These medications include anti-inflammatories for pain and neutraceuticals, products that range from isolated nutrients to dietary supplements and herbal products. Because many of the cats growing up were fed nutritionally poor or inappropriate diets, these latter items are added to their diets now for issues such as bone density.

“The goal is to keep them healthy and comfortable, which is part of giving them a home here,” says McCormack. “We do everything we can.”

“The inoculations alone are $20-30 per cat,” McCormack says. “And the other medications vary widely in price for over 100 exotic big cats and animals. It isn’t cheap to pay their vet bill.”

To donate toward medical expenses of our big cats, you can adopt or sponsor a cat today here:

Adoptions & Sponsorships

Fifth Annual Cats at the Castle April 18


Cats at the Castle is an annual fund raiser put on by Turpentine Creek Wildlife Refuge Board of Directors to help raise money for its more than 100 tigers, lions, and bears. This dinner and art auction takes place at Rogue’s Manor Castle at Beaver, Arkansas, just seven miles north of Eureka Springs. “We are fortunate to live in a community with such a rich population of artists in every possible medium,” says TCWR Vice-President Scott Smith. “And they are generous people who contribute to Turpentine Creek through donating their art to our cause, which is much appreciated.” TCWR also provides a program where the artist can donate and receive up to 60% of the auctioned item’s sale back to the artist, which creates a win/win for everyone. Guests to the event can enjoy not only the breathtaking scenic views from the castle, but fine dining with beer and wine as well. Tickets are $110 each and limited to the first 100 paid reservations. “Not too often do you get the opportunity to feast at the most unique castle in the country,” Smith said. “And when you bid at the auctions – we are doing both a silent and live one – you are directly benefitting over 100 lions, tigers, and bears who need your help to survive.” Suggested attire is business casual all the way to fancy. Social hour will start at 6:30 p.m. and dinner will follow at 7:30. Diners may choose between the “Tiger” option (prime rib) and the “Bear (vegetarian lasagna). To reserve a seat for the Cats at the Castle banquet and auction, go to You can also email tigers@turpentinecreek for the most current details. Rogue’s Manor Castle is located 13 minutes north of Eureka Springs on Hwy 187 left off Hwy 23 North. To check out the view at Rogue’s Manor Castle, go to their website at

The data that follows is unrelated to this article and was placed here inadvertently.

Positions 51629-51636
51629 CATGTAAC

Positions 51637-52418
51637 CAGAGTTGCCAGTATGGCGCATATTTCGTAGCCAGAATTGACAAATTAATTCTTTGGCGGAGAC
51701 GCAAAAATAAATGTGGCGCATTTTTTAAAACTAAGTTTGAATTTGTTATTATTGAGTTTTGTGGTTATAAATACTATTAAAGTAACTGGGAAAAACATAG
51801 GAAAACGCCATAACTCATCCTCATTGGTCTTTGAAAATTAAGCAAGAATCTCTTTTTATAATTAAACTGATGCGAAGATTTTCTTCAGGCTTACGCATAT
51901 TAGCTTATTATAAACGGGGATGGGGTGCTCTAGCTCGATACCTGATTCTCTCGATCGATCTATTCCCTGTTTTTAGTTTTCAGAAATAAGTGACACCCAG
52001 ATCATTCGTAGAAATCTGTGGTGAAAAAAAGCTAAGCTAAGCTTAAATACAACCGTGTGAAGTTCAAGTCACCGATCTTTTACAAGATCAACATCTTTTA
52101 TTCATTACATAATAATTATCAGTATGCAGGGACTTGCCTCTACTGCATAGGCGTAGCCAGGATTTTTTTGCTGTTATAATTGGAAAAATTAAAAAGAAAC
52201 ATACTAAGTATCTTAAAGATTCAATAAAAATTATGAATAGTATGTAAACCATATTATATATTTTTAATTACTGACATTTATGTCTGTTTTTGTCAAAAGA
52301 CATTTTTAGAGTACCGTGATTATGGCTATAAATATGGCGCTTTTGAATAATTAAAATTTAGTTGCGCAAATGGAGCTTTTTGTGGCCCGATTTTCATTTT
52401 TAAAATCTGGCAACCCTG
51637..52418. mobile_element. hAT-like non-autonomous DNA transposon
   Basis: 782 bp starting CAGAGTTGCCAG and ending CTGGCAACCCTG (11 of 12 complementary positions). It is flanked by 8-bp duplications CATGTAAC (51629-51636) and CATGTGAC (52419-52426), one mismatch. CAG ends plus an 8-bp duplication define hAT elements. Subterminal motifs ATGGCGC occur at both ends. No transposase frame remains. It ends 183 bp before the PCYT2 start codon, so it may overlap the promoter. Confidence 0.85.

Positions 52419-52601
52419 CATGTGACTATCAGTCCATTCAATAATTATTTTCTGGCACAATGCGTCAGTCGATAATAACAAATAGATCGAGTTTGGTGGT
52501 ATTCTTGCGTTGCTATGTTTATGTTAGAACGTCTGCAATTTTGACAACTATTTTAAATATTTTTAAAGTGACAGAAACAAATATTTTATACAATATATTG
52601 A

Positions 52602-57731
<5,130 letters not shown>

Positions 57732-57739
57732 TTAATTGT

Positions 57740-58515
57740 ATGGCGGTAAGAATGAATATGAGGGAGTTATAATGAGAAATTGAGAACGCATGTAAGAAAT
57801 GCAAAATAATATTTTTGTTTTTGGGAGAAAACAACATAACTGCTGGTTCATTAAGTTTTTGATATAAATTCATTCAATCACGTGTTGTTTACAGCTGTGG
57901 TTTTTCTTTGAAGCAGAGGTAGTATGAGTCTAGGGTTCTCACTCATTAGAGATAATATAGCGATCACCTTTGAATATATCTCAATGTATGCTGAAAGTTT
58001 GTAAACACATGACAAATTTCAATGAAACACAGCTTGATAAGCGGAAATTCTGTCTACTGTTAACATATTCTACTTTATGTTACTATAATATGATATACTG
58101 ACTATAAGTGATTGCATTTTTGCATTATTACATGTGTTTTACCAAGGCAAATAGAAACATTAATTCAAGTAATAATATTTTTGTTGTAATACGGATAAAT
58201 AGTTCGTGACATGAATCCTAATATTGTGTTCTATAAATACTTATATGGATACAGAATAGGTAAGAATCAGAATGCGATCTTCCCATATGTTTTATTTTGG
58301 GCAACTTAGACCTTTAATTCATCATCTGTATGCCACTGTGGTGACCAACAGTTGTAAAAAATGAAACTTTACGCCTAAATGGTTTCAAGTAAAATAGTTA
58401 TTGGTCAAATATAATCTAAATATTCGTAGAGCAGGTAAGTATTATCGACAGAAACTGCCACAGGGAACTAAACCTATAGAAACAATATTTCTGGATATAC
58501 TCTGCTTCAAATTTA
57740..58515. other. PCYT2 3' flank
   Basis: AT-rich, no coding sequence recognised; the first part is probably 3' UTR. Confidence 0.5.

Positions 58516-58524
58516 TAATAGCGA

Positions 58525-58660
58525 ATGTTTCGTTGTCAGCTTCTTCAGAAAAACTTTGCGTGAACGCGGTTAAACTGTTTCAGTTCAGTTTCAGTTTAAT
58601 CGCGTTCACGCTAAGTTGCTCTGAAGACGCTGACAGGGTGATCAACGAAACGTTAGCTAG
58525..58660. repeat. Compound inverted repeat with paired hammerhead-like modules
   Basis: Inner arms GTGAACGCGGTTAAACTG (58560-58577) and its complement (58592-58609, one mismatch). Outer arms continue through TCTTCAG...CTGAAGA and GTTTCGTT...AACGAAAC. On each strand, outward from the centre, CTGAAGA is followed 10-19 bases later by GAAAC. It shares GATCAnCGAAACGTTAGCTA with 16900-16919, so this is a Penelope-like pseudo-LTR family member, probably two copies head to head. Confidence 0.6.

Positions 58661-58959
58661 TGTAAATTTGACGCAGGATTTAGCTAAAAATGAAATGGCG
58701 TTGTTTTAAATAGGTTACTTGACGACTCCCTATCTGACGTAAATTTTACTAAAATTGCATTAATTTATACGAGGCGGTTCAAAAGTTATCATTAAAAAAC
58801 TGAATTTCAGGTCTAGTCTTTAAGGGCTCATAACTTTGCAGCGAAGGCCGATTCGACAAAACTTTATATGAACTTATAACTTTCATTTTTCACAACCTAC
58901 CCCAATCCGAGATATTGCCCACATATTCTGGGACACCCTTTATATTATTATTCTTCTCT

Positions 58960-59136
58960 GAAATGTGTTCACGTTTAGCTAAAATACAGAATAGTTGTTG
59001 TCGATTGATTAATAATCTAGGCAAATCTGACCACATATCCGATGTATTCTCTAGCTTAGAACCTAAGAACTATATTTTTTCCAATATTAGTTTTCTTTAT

Compound Kitty of the Week


Duke is our Compound Kitty of the week. As you know, only a handful of our bit cats still live in the old compound area right behind the gift shop, awaiting the time when they get their own grassy habitat areas. Duke is one.

Duke was part of the big Mountainburg rescue that took place late in 2012. He is 17 years old and tends to grumble a lot and otherwise be very talkative.

As one person put it, “Duke was not the happiest kitty in the world when he first got here, but as he’s gotten to know us, he has had one of the most improved attitudes of any tiger since he arrived.”

If you would like to contribute toward building new habitat areas, here is the link: